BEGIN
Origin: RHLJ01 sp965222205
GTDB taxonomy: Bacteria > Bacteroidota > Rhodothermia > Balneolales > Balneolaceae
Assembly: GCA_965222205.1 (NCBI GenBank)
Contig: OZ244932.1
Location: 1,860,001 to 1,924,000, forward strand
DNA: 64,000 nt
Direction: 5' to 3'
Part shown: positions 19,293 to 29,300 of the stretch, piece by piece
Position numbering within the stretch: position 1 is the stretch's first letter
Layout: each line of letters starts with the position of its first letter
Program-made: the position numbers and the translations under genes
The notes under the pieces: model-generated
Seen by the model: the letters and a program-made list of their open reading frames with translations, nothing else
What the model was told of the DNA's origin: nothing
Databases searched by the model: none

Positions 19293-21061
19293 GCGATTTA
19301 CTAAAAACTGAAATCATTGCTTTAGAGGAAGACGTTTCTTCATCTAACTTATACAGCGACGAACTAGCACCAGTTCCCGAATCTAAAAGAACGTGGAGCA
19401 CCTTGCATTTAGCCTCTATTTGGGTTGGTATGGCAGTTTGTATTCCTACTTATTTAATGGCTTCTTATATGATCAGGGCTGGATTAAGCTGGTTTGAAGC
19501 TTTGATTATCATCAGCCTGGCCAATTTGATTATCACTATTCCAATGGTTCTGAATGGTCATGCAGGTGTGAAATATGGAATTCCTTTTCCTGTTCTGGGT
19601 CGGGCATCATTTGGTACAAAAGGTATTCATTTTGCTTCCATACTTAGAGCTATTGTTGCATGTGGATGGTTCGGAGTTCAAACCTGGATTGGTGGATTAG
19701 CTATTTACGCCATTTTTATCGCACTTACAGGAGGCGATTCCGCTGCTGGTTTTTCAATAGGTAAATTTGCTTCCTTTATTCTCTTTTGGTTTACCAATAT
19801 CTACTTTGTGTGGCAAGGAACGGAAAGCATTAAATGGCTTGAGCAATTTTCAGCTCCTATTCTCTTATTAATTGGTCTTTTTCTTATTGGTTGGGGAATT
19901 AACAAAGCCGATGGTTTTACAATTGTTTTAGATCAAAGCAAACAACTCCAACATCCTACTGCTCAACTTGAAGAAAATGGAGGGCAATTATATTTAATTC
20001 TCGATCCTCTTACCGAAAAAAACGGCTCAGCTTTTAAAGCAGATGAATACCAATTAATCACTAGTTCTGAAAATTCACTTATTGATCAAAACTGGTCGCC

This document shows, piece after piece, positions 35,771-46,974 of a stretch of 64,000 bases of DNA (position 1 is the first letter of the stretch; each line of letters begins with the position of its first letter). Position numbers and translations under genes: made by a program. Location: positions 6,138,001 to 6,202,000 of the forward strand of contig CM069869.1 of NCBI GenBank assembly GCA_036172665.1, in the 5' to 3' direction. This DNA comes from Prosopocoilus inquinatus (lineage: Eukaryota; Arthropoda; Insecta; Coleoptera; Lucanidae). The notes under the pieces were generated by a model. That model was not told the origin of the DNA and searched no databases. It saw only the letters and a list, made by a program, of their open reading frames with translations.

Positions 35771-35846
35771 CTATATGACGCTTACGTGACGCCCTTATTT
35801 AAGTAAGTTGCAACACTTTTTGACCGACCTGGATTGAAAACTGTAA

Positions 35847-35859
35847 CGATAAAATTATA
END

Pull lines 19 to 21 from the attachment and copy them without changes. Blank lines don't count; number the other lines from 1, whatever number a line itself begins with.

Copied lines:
19401 CCTTGCATTTAGCCTCTATTTGGGTTGGTATGGCAGTTTGTATTCCTACTTATTTAATGGCTTCTTATATGATCAGGGCTGGATTAAGCTGGTTTGAAGC
19501 TTTGATTATCATCAGCCTGGCCAATTTGATTATCACTATTCCAATGGTTCTGAATGGTCATGCAGGTGTGAAATATGGAATTCCTTTTCCTGTTCTGGGT
19601 CGGGCATCATTTGGTACAAAAGGTATTCATTTTGCTTCCATACTTAGAGCTATTGTTGCATGTGGATGGTTCGGAGTTCAAACCTGGATTGGTGGATTAG